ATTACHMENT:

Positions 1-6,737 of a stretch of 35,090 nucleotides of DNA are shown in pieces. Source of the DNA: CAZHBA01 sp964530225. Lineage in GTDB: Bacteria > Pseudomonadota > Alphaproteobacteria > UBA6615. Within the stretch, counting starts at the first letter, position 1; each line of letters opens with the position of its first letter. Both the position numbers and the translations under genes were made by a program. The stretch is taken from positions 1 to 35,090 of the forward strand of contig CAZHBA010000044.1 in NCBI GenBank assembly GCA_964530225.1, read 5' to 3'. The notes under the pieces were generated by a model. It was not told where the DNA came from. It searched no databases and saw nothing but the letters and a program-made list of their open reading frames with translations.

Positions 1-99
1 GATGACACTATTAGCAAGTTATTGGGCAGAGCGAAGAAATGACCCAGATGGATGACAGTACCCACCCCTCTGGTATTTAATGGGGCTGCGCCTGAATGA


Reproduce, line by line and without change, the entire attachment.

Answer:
Positions 1-6,737 of a stretch of 35,090 nucleotides of DNA are shown in pieces. Source of the DNA: CAZHBA01 sp964530225. Lineage in GTDB: Bacteria > Pseudomonadota > Alphaproteobacteria > UBA6615. Within the stretch, counting starts at the first letter, position 1; each line of letters opens with the position of its first letter. Both the position numbers and the translations under genes were made by a program. The stretch is taken from positions 1 to 35,090 of the forward strand of contig CAZHBA010000044.1 in NCBI GenBank assembly GCA_964530225.1, read 5' to 3'. The notes under the pieces were generated by a model. It was not told where the DNA came from. It searched no databases and saw nothing but the letters and a program-made list of their open reading frames with translations.

Positions 1-99
1 GATGACACTATTAGCAAGTTATTGGGCAGAGCGAAGAAATGACCCAGATGGATGACAGTACCCACCCCTCTGGTATTTAATGGGGCTGCGCCTGAATGA